Thursday, December 10, 2015

Wednesday, December 9, 2015

Holiday Re-gift!

I'm re-posting a holiday favorite. Happy Holidays to you all and a very Happy New Year!

Over the holidays, I helped a caregiver with the type of problem that is unique to caregivers of people with dementia. I won’t mention her name but I asked her permission to write about it because I thought it was such a perfect example of how we can make our lives – and the lives of our care receivers – a little bit better.

This caregiver is caring for her mother, who has Lewy Body dementia and is currently on hospice care and getting more and more frail. She is still somewhat lucid and verbal, and enjoys spending time with family, and my friend. It being the holidays, my friend had lavishly decorated her home in the traditional manner, was baking and preparing holiday foods, and friends and family were stopping by and making plans. But she noticed that something about it being Christmas, which her mother was very aware of, was triggering her mother and was making her more and more agitated.

Her mother would ask after her own parents – where were they? Why weren’t they around for the holidays? She wouldn’t, or couldn’t, take in my friends reassurances and distractions. She would also ask after her husbands, both of whom were dead, and become sad and agitated. She would ask to bake or help decorate, which she was too frail to do. It was her surroundings that were causing her to remember what would normally happen during this time, and, of course, her disease was making it impossible to know why things were now different.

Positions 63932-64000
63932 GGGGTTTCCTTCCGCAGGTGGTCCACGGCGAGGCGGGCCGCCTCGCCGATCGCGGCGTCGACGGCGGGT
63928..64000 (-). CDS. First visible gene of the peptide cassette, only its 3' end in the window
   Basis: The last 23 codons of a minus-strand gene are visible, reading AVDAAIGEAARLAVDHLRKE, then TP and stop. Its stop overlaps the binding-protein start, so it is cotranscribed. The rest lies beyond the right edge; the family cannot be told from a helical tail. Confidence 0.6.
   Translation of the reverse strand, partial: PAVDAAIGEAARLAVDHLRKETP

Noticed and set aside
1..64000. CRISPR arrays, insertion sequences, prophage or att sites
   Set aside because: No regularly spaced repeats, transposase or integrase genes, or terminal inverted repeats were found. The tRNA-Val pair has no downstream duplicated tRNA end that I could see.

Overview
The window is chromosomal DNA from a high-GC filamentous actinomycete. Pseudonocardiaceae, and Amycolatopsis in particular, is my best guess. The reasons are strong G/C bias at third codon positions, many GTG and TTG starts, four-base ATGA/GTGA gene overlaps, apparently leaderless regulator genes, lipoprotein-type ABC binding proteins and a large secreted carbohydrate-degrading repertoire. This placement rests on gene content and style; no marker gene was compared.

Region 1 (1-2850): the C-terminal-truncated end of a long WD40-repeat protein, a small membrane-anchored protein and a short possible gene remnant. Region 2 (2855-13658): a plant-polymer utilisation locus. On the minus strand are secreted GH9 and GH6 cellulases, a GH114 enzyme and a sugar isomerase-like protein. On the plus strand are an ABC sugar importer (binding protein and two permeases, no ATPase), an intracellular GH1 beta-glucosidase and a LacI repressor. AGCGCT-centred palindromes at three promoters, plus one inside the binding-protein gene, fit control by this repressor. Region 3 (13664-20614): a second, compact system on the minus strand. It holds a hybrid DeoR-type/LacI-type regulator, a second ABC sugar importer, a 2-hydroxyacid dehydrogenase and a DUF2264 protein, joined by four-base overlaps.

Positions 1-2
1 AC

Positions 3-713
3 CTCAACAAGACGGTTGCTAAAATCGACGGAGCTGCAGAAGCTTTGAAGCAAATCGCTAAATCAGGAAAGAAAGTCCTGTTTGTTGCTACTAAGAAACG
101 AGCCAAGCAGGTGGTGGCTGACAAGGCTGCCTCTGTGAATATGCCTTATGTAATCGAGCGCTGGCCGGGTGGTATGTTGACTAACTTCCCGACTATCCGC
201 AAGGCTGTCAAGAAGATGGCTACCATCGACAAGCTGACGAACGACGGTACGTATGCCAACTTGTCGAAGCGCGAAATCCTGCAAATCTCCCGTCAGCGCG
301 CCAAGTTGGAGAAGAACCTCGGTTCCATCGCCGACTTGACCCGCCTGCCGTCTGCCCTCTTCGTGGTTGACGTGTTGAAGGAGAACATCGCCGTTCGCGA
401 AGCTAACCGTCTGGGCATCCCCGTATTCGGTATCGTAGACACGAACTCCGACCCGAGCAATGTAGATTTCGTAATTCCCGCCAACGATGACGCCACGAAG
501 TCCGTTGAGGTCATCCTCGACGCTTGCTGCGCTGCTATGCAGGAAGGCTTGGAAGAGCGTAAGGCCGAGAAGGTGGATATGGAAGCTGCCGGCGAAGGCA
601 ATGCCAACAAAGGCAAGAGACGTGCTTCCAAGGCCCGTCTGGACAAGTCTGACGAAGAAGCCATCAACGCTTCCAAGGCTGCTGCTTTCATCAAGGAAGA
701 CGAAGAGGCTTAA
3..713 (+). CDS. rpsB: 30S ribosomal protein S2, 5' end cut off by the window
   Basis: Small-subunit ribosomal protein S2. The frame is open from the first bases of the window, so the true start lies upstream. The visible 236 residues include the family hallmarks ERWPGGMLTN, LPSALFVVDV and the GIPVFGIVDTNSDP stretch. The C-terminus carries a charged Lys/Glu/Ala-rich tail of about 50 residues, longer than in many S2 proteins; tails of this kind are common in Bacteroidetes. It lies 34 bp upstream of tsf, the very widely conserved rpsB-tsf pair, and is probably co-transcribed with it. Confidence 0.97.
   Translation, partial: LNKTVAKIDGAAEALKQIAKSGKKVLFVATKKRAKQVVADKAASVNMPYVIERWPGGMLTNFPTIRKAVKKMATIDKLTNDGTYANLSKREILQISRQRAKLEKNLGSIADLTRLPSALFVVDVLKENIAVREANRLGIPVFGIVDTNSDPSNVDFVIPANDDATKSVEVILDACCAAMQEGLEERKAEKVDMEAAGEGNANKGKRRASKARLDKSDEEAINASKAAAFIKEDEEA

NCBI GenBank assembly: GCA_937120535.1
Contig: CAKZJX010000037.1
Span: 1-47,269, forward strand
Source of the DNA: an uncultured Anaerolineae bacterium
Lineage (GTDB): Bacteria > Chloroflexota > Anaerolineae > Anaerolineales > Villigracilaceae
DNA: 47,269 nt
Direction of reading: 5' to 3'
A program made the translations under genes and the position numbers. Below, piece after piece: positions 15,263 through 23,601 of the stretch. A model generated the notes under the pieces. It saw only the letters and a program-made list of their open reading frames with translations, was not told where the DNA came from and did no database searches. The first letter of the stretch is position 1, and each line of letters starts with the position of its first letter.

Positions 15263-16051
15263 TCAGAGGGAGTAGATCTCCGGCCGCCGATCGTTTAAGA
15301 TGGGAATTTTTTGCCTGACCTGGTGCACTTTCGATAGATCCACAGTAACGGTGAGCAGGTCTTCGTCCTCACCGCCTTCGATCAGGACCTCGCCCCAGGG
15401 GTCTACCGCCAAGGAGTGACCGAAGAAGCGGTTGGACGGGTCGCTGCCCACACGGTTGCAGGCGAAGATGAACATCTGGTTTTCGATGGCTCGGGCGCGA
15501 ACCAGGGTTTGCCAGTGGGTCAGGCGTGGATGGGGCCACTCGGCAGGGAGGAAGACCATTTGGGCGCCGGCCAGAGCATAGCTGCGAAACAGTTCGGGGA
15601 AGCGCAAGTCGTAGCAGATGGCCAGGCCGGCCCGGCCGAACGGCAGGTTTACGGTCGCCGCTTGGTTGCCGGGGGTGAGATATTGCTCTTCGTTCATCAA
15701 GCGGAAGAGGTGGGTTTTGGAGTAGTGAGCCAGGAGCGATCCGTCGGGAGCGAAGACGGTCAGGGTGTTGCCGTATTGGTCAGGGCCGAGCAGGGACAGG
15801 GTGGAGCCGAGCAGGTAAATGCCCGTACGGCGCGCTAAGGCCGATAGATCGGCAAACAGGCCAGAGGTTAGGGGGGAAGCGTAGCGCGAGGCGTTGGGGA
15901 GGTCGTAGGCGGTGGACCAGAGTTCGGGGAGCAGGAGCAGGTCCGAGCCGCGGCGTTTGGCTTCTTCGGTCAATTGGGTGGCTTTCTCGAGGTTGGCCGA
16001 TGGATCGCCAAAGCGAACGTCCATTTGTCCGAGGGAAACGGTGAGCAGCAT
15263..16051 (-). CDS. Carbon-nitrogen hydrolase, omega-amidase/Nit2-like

The idea popped into my head as my friend was talking, and I said, “Since it’s Christmas that is agitating her, maybe you should make her think that Christmas is over. Tell her it’s January!” We sat with this for a minute, and I could see her face at the thought of giving up her Christmas cheer and lights and loveliness. I suggested that since her mother isn’t very mobile, that maybe taking decorations only out of the places she would see might also work. My friend promised to go home and think about it. In the end, she did reduce the decorations and over-stimulating objects and events – at least where her mother could experience them – and it worked. There was much less agitation and upset and a lot more peace, and my friend still got some of her Christmas cheer.

It just made me think about being creative and using our imaginations to make things different for our care receivers. If your care receiver would be more comfortable with a different environment or slight changes in the structures around them, or even in thinking it’s a different holiday or season than it actually is – why not make it happen? Some facilities will paint the door out of the memory unit to match the wall, or make it look like something else because the sight of the door agitates people too much. There are all sorts of tricks and things to try that soothe and comfort and help the situation.

Think outside the box! Be a little crazy! Buck convention and don’t let anyone or anything tell you what “should be.” Pretend Christmas is over even though it is December 3rd, and take down the decorations! Have another family member bake the cookies and bring them over so the smell isn’t in the house. YOU still know what’s what but your care receiver will be more comfortable and less agitated, which will in turn make your life easier. Look around their environment today and think of ways to make it a better place to be.